A female descendant of a prominent European business family is relinquishing a portion of her inheritance to 50 unknown individuals to decide how to utilize over $27 million. The reason? It is her method of combating economic disparity.
Marlene Engelhorn, age 31, thinks that the Austrian government should implement taxes on wealth and inheritance. However, since they have not done so, she has decided to take matters into her own hands.
She has invited a random sample of 10,000 individuals from Austria to participate in a survey. From the respondents, she will select 50 individuals from diverse backgrounds who she believes accurately reflect the population of Austria.
on the website of the project.
According to BBC News, Engelhorn received a large sum of money upon the passing of her grandmother in 2022. She is a descendant of Friedrich Engelhorn, the founder of BASF, a pharmaceutical company based in Germany. The exact amount she inherited from her grandmother, who was estimated to be worth $4.2 billion by Forbes, is unknown. However, Engelhorn, who resides in Austria, stated her intention to donate approximately 90% of her inheritance before her grandmother’s death.
Engelhorn holds the belief that a large number of inheritors do not contribute a significant portion of their inherited wealth to the betterment of society and instead take advantage of tax exemptions.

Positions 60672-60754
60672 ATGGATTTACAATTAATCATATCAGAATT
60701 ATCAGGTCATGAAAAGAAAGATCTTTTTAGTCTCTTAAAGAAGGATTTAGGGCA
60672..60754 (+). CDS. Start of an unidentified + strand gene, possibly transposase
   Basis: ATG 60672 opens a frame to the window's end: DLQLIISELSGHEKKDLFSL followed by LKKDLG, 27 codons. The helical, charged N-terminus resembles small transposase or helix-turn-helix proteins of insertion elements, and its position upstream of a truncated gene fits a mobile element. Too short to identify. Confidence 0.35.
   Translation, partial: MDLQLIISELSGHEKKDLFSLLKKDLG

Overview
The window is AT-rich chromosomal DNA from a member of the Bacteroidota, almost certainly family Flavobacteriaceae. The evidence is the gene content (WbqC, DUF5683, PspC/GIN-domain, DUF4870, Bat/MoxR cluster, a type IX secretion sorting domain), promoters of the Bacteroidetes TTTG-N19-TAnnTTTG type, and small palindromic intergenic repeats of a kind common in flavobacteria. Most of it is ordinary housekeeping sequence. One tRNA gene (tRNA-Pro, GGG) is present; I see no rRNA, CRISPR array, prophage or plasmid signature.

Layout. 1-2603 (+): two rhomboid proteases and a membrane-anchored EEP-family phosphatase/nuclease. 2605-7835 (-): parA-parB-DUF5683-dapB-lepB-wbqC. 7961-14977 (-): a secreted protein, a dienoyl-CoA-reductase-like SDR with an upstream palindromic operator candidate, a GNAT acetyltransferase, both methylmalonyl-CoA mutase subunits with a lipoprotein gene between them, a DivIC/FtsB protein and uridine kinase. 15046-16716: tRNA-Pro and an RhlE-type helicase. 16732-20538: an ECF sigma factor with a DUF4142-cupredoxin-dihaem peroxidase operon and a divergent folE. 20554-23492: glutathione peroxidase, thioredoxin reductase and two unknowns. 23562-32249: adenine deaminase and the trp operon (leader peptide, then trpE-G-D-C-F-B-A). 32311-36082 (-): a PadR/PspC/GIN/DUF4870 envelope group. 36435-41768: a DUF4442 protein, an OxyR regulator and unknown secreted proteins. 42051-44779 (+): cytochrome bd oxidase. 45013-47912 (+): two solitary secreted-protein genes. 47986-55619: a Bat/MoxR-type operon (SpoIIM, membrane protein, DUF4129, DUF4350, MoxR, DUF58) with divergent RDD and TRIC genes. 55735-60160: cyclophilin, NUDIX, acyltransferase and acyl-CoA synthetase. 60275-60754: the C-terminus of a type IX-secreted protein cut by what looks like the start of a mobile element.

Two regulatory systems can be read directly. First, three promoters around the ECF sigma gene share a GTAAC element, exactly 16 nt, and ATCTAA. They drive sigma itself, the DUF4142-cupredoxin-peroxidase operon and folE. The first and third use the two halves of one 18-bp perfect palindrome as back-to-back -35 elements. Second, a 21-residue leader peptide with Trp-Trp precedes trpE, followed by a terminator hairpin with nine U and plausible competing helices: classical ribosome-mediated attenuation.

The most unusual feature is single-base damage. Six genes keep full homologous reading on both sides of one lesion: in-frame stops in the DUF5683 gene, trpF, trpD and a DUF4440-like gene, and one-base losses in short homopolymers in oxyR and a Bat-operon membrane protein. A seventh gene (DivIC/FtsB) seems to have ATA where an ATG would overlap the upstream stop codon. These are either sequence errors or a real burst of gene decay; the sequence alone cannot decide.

Inheritance is seen as a burden on society. It involves being born into a position of power without having to earn it. It also grants access to opportunities that others may never have in their lifetime. Inheritance brings a sense of financial stability that shields one from difficult work, inadequate housing, health issues, and other challenges, according to the author.
Austria’s poverty rate has increased, according to EUROSTAT, an organization that gathers data on EU nations. The country’s poverty risk was 14.80%, approaching its highest level of 15.20% in December 2008.
Engelhorn believes that the family we are born into should not dictate our quality of life. Rather than simply giving money away herself, she expresses concern about the power she would hold and instead wishes for others to assist in redistributing the funds.
The council of 50 will convene for six weekends from March to June to engage in moderated conversations regarding the utilization of her fortune for initiating change. She will cover their expenses for travel and accommodation during the conferences and will also provide compensation.
According to the Guter Rat website, the top 1% of individuals in Austria possess half of the country’s total net wealth. The majority of this group inherited their riches, including Engelhorn.
According to Guter Rat, despite Austria not having any estate, inheritance, or wealth taxes, over two-thirds of Austrians support the implementation of wealth taxes.
Although the United States has implemented these taxes, only a small percentage of individuals are actually subject to estate taxes, which are paid when inheriting wealth. According to the Congressional Budget Office, in 2016, only approximately 5,500 individuals who passed away had estates that were eligible for taxation.
In 2023, the IRS increased the exempt amount from the estate tax to $12.92 million, which is a 7.1% rise from 2022.
A significant number of the most affluent individuals in the United States have committed to the Giving Pledge, an initiative launched in 2010 with 40 members pledging to donate a majority of their wealth towards addressing societal issues. Prominent members include Warren Buffett, Bill and Melinda Gates, and Jeff Bezos.